‘Captain Marvel,’ ‘Black Panther’ & ‘Inhumans’ Movies Announced By Marvel

Marvel Phase 3 lineup Captain America Civil War Doctor Strange Guardians of the Galay 2 Thor Ragnarok Black Panther Captain Ms Marvel Inhumans Avengers Infinity War Part 1 Part 2

Marvel may have been feeling the pressure to bring the diversity of their comics universe into their Cinematic Universe, but they’ve put their money where there mouth is thanks to a recent slew of announcements. Not only will Captain Marvel bring the first female-led superhero film to their universe, but the fan favorite Black Panther movie has also been made official, with Chadwick Boseman (42Get On Up) in the title role. Not to be left out, Marvel will indeed be bringing a more… mutated side to their movie universe with Inhumans also joining the fray in Phase Three.

The announcement likely to get the most positive response (outside of the core fans) will be Captain Marvel, as the growing number of female characters in Marvel’s existing slate – but all being resigned to supporting roles – has been noted by more and more fans and critics. Guardians of the Galaxy certainly applied even more pressure to do a female superhero right on the big screen, and it’s a safe bet that Carol Danvers’ story – coming July 6, 2018, will fit into that same cosmic side of the shared universe.

Though exact details or a casting announcement won’t be coming for some time, the announcement of a female-led Marvel movie will signal that more changes could be coming sooner than fans may have hoped (and DC’s Wonder Woman may have a direct competitor).

Big changes will be coming with the introduction of Inhumans as well, although that film’s announcement has been rumored for some time, between Vin Diesel teasing a potential (on-screen) role in Inhumans and Marvel producer Kevin Feige making his wishes to bring the superhuman team to the movie universe clear, early and often. The problem faced by Marvel being the exclusive rights to ‘mutants’ held by competitor Fox and their X-Men. And for more than a few reasons, a film like Inhumans helps them around that obstacle.

When both Scarlet Witch and Quicksilver – originally mutants in the comic books – were confirmed to be joining The Avengers: Age of Ultron, the need for another race of superhumans became even more pressing. Feige played coy about working the Inhuman origin into their own introduction – paving the way for a full-blown Inhumans franchise – but with the film’s announcement for November 2, 2018, there’s a chance to see it connected to existing characters.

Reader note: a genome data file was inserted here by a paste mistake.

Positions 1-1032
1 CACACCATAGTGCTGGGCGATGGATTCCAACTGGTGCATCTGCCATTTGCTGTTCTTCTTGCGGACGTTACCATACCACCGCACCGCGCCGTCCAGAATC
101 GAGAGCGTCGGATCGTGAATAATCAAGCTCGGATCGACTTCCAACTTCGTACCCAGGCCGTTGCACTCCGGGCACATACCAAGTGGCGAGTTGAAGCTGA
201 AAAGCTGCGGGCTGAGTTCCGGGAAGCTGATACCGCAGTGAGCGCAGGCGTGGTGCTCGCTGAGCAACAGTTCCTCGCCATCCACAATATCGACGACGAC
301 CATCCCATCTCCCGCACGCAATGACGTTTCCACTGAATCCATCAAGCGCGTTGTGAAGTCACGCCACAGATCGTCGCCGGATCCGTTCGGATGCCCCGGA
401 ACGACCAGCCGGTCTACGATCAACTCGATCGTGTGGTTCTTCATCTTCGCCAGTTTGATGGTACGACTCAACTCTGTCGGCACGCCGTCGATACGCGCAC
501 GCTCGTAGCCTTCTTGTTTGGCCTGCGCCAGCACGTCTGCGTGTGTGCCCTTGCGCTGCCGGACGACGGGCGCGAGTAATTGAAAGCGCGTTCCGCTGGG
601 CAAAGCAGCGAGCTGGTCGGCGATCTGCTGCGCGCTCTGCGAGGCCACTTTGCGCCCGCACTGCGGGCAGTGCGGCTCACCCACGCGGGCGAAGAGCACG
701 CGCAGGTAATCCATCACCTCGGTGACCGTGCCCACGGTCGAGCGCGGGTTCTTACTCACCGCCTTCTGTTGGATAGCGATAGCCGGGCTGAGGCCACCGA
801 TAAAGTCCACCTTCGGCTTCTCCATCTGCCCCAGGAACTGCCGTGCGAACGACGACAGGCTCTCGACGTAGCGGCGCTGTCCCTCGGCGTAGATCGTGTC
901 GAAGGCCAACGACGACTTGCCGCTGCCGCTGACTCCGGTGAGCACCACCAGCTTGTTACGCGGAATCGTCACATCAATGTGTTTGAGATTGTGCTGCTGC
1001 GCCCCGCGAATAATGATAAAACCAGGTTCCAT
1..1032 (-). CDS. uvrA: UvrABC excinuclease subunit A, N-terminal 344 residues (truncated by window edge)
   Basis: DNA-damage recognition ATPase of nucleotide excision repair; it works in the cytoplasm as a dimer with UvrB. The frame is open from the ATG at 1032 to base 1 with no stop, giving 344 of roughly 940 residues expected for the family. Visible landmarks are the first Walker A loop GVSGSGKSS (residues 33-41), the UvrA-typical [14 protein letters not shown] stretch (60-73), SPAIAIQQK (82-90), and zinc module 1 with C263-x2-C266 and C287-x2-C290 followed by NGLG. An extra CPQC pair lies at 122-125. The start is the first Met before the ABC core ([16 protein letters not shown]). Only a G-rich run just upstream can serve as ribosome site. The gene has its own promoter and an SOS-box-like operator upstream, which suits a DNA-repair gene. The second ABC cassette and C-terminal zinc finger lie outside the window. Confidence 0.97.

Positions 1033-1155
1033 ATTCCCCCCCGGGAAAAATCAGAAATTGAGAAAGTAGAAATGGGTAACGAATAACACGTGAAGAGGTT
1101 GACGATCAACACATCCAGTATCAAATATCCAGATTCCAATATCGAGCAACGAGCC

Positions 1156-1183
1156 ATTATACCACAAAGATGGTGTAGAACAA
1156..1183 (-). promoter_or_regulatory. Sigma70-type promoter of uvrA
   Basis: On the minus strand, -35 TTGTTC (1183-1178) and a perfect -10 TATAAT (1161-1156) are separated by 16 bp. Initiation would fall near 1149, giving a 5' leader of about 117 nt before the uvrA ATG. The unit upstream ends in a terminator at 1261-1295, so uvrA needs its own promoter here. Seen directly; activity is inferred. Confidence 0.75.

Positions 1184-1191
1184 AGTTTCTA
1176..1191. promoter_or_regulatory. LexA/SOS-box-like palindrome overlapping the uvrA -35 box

hat’s still unclear at this point, but Marvel has yet another ensemble cast to add to its existing slate, and given the studio’s recent shift towards A-list stars as opposed to younger, lesser-known actors, Inhumans could call on some impressive members.

With Captain MarvelBlack Panther and Inhumans now officially taking their spot in Phase Three, Marvel has put a plan in place to address a growing demand: that their films reflect the ethnic and gender diversity of their audience – one that is growing to every corner of the world. Talent takes precedent, of course, but for now, Marvel has sent the message that they have heard their fans – and their critics – loud and clear.


Captain America: The Winter Soldier



Marvel does it again as the sequel to Marvel’s very-good intro character movie catapults the man and the movie to stratospheric heights.  The best stand alone movie since Iron Man, this is the rare sequel that is not only better than the first but takes the franchise (and T.V. show) to unpredictable places and makes you eagerly awaiting what else Marvel has up its sleeve.  Fantastic action sequences and memorable fighting choreography, Marvel wisely gambled with relatively unknown brother director duo Anthony & Joe Russo – previously known for directing episodes of NBC’s “Community” and the forgettable Owen Wilson vehicle “You, Me & Dupree”; who have obviously studied their 70’s paranoia thrillers.  All of this would not work without a good lead actor and Chris Evans once again shows the dimension and hard work he puts in Steve Rogers/Captain America.  A lesser actor would resort Cap into a flag waving (wearing), one-dimensional patriot but Evans seemingly knows this character inside-out.  He receives great support from Scarlett Johansson and the lethal vamp, Black Widow, Samuel L. Jackson as the eye-patch wearing Nick Fury, and Anthony Mackie as his winged sidekick Sam Wilson.  Robert Redford is having the time of his life, playing against type as senior S.H.I.E.L.D official Alexander Pierce but the real co-star is the aforementioned Winter Soldier.  Finally a superhero villain that is a real threat (besides Heath Ledger’s Joker), and physically matched to the hero.  Their fight scenes are fantastic and unpredictable.  Just like the movie.

Thor: The Dark World



Another season, another Marvel movie.  i am definitely not complaining- especially after their rousing blockbuster ensemble, “The Avengers”, it seems they can do no wrong.  Thor: The Dark World, is an entertaining diversion.  If only the stakes were higher, the villains more memorable; this movie would’ve been a lot better than what we get.  Thankfully, the actors are so good at heavy lifting.  Hemsworth plays Thor with wonderful gravitas and threatening disposition but once again, its Hiddleston who steals the show as the trickster, Loki.  Unlike the original by Kenneth Branagh, the director of this one, Alan Taylor (TV’s Game of Thrones), knows the genre extremely well and knows how to handle all that CGI.  He also doesnt put an oblique angle on everything like Branagh did- thankfully.  If anything, this movie is much better than the first- its looser, has more humor, better action, and great performances.  Thor: The Dark World, is a step in the right direction for our hammer-wielding hero.

Iron Man 3

iron man 3 poster-1


After nearly crashing and burning on his last solo flight in 2010, Iron Man returns refreshed and ready for action in this spirited third installment of the thus-far $1.2 billion-grossing Marvel franchise. In a way a double-sequel, both to Iron Man 2 and to last year’s mega-hit The Avengers, Iron Man 3 benefits immeasurably from the irreverent quicksilver humor of co-writer and director Shane Black, whose obvious rapport with Robert Downey Jr. in his only other directorial outing, Kiss Kiss Bang Bang, is further manifest here. Brandishing at least a couple of killer twists, this Disney release (having taken over from co-presenter Paramount) will be the (early) summer’s first massive hit.  Black, who made his mark with the initial Lethal Weapon script, takes this assignment both very seriously and not seriously at all, which is entirely in tune with the glib determination Downey has always brought to the role of Tony Stark. The star executes almost continual verbal pirouettes, barking out sardonic quips and rejoinders even in moments of greatest distress but, due to his exceptional lingual dexterity, it rarely gets old and never seems condescending to the admittedly cartoonish context.

The Amazing Spider-Man 2